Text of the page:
A few dozen journalists dedicated their Friday to an eight-hour editing boot camp, giving attendees a chance to go beyond a rule refresher course and focus on tips that trick the brain into catching more mistakes.
The American Copy Editors Society sponsored the workshop, covering topics from why copy editing is important to SEO headline writing. Presenters included ACES President Teresa Schmedding and board members Fred Vultee and Neil Holdway.
“We call it a boot camp for a reason,” Schmedding said. “Because we expect by the time you leave here, you’ll be exhausted and completely worn out. We start off hitting pretty hard on the fundamentals of clarity and punctuation.”
She said the copy editor is the reader’s best friend. It can be difficult to quantify the effect copy editing has, but the boot camp presented research that shows editing makes a difference in how a reader perceives the professionalism of an organization. In turn, Schmedding said, editing can determine whether a reader decides to pay for content.
“If the content isn’t error free or clean, professional and understandable, people aren’t going to pay for it,” she said. “So you can’t cut out that layer of people who make sure that it is.”
For those working alone on the copy desk, the boot camp offered tips on self-editing. Although it can be tough, Schmedding said copy editors have to be strong and know when they’re fighting for the copy desk, they’re really fighting for the reader and the content.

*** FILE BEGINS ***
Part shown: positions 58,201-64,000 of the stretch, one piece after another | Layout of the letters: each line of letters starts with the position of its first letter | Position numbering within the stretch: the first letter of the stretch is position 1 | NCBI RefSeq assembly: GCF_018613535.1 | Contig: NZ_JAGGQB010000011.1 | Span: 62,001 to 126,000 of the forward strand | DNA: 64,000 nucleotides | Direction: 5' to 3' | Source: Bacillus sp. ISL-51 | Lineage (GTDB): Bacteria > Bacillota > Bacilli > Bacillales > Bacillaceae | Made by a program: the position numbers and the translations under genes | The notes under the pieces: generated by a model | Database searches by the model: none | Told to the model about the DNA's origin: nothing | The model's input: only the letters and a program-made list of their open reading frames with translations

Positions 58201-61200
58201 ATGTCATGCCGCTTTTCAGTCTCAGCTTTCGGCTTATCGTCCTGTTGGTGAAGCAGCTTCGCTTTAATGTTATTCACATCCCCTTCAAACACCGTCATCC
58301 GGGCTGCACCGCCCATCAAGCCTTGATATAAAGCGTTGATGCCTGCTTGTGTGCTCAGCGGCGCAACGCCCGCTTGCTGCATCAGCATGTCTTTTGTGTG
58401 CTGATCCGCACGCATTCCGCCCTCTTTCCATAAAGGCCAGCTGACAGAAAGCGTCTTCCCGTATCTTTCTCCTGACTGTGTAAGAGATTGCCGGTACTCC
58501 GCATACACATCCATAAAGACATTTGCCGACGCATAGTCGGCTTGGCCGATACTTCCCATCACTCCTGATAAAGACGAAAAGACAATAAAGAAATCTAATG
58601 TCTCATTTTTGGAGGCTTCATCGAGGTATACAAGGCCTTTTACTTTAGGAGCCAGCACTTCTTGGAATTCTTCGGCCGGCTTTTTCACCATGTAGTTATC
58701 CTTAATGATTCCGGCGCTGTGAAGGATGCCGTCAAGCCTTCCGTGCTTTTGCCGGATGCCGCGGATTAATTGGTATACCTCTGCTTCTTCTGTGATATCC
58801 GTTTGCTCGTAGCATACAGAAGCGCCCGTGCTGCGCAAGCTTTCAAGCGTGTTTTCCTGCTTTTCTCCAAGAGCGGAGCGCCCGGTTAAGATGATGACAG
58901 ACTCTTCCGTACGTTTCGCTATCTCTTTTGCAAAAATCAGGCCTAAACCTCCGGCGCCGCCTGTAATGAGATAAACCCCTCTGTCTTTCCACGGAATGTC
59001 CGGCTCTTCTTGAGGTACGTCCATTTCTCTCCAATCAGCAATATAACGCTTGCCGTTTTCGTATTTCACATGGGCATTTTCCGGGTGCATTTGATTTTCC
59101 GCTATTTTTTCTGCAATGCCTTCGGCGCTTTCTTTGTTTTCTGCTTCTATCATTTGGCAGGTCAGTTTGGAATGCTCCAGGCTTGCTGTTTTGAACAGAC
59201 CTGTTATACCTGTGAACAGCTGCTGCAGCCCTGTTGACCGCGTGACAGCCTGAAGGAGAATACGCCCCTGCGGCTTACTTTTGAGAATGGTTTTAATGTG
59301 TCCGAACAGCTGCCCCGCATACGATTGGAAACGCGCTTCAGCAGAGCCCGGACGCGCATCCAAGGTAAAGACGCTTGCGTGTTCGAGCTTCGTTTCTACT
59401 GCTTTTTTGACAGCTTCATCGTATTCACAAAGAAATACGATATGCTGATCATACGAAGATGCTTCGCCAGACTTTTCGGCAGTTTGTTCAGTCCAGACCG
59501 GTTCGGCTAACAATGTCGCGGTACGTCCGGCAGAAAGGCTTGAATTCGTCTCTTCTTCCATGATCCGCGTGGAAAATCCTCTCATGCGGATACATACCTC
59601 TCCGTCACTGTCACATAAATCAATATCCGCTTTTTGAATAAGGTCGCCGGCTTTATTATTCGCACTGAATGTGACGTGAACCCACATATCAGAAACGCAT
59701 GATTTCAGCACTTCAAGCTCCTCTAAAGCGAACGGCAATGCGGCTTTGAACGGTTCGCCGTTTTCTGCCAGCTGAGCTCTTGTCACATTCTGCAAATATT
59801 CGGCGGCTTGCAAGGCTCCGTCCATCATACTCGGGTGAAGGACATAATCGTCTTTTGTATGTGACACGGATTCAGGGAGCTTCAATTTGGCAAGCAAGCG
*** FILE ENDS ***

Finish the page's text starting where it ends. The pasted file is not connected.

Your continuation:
Candy Hill, a freelance editor from Gainesville, Florida, said her biggest takeaway from the boot camp was just knowing she’s not alone.
“Sometimes you think, ‘Am I the only person that thinks this way? Or who wonders about this?’ she said. “Most of the stuff that’s come up [in the boot camp], I’ve thought about. Sometimes you feel like you’re the only one and no one understands you. It’s nice to know that other people do think the way you do.”
And she said it was also good to have a refresher course—a sentiment echoed by Doug Harris. He spent 15 years working as an editor and designer but now works for SmartBrief, a company that creates industry newsletters.
“It’s always good to get away and have that refresher with the basics and to learn more about the digital world,” he said. “I’m more immersed in the digital world now than I was before.”
Top 8 Ways to Eliminate Mistakes in Your Copy
1. Be careful. Take the time to reread your work.
“Just take 30 seconds to give it one more read,” Holdway said. “Catch the obvious mistakes.”
2. Don’t be too focused on catching specific errors. You run the risk of overlooking other mistakes.
3. Rely on the right sources—always check on the reliability of where you’re checking
4. Give yourself enough time by planning ahead.
5. Properly use the resources you have.
“For heaven’s sake, just run spell check,” Schmedding said. “If you’ve got a program in your system that will check your work, that’s an easy thing for you to do.”
6. Don’t be selfish. It might be embarrassing, but you should point out the errors no one else catches in your work.
7. Be humble. It’s safer to double check information, rather than relying on your stellar memory.
8. Avoid brain lock—don’t lose control of what you’re doing.